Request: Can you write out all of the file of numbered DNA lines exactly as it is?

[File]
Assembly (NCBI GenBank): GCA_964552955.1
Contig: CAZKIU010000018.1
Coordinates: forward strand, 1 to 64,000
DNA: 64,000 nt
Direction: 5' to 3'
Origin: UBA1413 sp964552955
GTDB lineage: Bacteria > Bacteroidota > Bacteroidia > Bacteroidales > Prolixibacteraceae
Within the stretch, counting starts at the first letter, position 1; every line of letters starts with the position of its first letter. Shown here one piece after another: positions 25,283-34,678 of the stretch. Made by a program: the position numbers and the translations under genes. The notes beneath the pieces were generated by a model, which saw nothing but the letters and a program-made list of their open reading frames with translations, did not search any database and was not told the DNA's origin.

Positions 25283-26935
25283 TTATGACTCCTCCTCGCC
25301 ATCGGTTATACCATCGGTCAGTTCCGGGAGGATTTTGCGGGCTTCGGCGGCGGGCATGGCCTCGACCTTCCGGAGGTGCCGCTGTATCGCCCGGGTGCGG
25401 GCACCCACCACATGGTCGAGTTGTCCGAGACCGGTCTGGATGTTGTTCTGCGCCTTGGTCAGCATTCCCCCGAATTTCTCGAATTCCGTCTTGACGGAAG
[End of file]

Assembly (NCBI GenBank): GCA_964552955.1
Contig: CAZKIU010000018.1
Coordinates: forward strand, 1 to 64,000
DNA: 64,000 nt
Direction: 5' to 3'
Origin: UBA1413 sp964552955
GTDB lineage: Bacteria > Bacteroidota > Bacteroidia > Bacteroidales > Prolixibacteraceae
Within the stretch, counting starts at the first letter, position 1; every line of letters starts with the position of its first letter. Shown here one piece after another: positions 25,283-34,678 of the stretch. Made by a program: the position numbers and the translations under genes. The notes beneath the pieces were generated by a model, which saw nothing but the letters and a program-made list of their open reading frames with translations, did not search any database and was not told the DNA's origin.

Positions 25283-26935
25283 TTATGACTCCTCCTCGCC
25301 ATCGGTTATACCATCGGTCAGTTCCGGGAGGATTTTGCGGGCTTCGGCGGCGGGCATGGCCTCGACCTTCCGGAGGTGCCGCTGTATCGCCCGGGTGCGG
25401 GCACCCACCACATGGTCGAGTTGTCCGAGACCGGTCTGGATGTTGTTCTGCGCCTTGGTCAGCATTCCCCCGAATTTCTCGAATTCCGTCTTGACGGAAG